Weather Maps and Images Interpretation
Weather and climate of a place depend on the following factors: latitude, longitude, altitude, proximity to large water bodies, distribution of land and water bodies, structure and nature of the soil, anthropogenic activities, incoming solar radiation, and the tilt of the earth's axis. The basic elements of weather and climate are the same. The most important of these are: temperature, humidity, precipitation, cloudiness, sunshine, pressure, wind speed and direction. These elements are determined by the complex interplay of a number of factors: pressure, winds and upper air circulation, distance from the sea, relief, soil type and vegetation.
There is no aspect of life on earth, where weather and climate can be kept out of consideration. Food, clothing, housing, transport, communication, games and sports, recreation, religious practices, whatever it is, weather and climate have a role to play in that field whether it is major or minor. A sensible approach to identify the significance of it and adequately meeting demands would put the managers in the forefront among the competitors.
Weather and climate on the one hand and the physical environment of the earth together with the biosphere on the other have mutual interactions with one another. The impacts of weather and climate differ essentially on time scales. Knowledge of weather is essential for short-term planning. Knowledge of climate is essential for long-term planning.
Evidently, faded out cities, monuments and settlements are the reminiscences that speak about the changes that have occurred over ages. Climate change and variability are the terms, which are heard frequently and are acquiring increasing importance. It can also be seen that they find berth in unsolved mysteries pertaining to ecological or other sociological phenomena.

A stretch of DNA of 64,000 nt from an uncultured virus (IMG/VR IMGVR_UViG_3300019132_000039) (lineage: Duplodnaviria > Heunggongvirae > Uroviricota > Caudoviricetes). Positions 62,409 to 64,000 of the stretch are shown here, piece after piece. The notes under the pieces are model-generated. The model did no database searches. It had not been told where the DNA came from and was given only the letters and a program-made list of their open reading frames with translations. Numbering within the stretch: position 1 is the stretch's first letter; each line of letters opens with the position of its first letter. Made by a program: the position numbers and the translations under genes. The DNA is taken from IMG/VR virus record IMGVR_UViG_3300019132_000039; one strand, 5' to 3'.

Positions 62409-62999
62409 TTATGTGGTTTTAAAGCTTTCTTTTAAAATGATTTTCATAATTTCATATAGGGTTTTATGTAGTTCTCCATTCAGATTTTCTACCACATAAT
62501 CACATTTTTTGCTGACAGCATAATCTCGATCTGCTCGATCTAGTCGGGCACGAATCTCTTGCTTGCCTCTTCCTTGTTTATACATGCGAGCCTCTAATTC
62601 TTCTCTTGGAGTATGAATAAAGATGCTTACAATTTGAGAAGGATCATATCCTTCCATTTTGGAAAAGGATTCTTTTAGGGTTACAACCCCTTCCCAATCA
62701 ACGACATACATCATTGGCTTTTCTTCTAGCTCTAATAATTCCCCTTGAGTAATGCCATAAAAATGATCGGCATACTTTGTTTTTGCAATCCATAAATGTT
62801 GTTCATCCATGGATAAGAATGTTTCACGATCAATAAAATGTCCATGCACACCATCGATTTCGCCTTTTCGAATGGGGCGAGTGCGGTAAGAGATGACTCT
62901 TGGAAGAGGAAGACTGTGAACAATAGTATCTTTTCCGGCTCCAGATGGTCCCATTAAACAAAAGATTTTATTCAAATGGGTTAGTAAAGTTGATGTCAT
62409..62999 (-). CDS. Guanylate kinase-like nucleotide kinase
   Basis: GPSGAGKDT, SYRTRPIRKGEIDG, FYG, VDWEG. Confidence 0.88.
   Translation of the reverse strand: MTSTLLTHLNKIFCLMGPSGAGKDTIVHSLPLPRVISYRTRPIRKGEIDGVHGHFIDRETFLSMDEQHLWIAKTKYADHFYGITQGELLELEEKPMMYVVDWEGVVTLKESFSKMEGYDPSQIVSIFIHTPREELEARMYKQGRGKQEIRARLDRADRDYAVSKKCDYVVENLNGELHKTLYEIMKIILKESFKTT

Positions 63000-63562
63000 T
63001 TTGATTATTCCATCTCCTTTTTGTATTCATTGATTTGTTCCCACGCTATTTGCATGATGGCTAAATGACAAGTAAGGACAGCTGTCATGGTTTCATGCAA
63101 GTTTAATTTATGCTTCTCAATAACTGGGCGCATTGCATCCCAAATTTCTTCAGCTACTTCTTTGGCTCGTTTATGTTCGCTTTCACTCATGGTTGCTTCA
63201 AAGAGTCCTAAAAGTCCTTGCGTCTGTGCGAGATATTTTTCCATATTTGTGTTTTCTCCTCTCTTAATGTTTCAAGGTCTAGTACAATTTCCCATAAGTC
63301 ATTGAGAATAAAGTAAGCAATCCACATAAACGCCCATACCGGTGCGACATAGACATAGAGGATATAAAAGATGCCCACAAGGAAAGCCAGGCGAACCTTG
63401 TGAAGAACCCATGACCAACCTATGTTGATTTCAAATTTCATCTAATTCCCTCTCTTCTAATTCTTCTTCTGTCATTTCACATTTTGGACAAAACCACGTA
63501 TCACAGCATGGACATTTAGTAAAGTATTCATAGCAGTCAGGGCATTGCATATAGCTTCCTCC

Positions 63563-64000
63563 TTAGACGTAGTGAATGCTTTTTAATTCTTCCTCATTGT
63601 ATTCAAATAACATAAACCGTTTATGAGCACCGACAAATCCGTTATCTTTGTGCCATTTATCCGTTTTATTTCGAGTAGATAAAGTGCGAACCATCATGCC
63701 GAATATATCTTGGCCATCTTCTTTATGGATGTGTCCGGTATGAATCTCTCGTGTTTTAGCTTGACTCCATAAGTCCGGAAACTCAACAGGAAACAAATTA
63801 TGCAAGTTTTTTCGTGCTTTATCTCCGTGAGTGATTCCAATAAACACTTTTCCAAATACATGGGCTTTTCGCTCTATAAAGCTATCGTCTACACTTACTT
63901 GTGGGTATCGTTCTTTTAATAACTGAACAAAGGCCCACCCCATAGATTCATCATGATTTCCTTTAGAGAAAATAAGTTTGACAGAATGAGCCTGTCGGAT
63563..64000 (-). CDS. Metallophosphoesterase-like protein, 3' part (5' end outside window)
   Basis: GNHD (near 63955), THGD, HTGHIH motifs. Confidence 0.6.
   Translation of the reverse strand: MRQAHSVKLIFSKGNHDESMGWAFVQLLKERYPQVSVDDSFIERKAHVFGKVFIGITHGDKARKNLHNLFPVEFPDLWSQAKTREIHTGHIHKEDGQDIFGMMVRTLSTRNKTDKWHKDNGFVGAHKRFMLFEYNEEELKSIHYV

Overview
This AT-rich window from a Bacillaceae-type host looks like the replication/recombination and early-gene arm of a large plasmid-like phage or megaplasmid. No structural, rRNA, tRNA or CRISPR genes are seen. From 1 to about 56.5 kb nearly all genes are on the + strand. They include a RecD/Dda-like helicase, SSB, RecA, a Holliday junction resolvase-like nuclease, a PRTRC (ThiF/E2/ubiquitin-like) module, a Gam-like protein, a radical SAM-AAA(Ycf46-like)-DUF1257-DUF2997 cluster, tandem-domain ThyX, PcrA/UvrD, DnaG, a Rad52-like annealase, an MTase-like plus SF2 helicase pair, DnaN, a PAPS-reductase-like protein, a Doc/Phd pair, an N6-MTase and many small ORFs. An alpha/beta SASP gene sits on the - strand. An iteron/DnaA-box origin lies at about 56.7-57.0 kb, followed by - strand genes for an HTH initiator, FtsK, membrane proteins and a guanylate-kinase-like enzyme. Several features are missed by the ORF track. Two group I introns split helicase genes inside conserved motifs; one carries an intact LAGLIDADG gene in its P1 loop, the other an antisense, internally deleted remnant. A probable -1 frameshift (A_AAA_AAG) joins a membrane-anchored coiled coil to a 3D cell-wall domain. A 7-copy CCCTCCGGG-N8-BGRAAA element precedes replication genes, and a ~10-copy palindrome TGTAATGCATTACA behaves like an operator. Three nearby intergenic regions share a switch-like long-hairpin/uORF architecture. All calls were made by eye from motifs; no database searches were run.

Variability of climate affects all the sections of the society; most affected being the agricultural sector. This tells upon the supporting and related sectors such as fertilisers, food grains, transport industries and other various underground sectors, particularly in developing countries.
The weather map, analysis chart or synoptic chart, shows isobars (contours of constant pressure), highs and lows (centres of maximum or minimum pressure), fronts (boundaries of air masses) and station data (wind, weather, cloud cover, cloud type, barometric pressure, temperature and precipitation). The amount of detail included depends on the scale of the map, but even a simple map contains a large amount of data. It needs considerable practice to understand a weather map, but the knowledge will come easily and will be very satisfying. By all means look out-of-doors at your own location and analyse what you see in terms of your map study. Particularly interesting is correlating the cloud forms with weather conditions. The kind of map that mainly concerns us gives actual measurements at some definite time in the past, not a prediction of future events, and is called an analysis chart.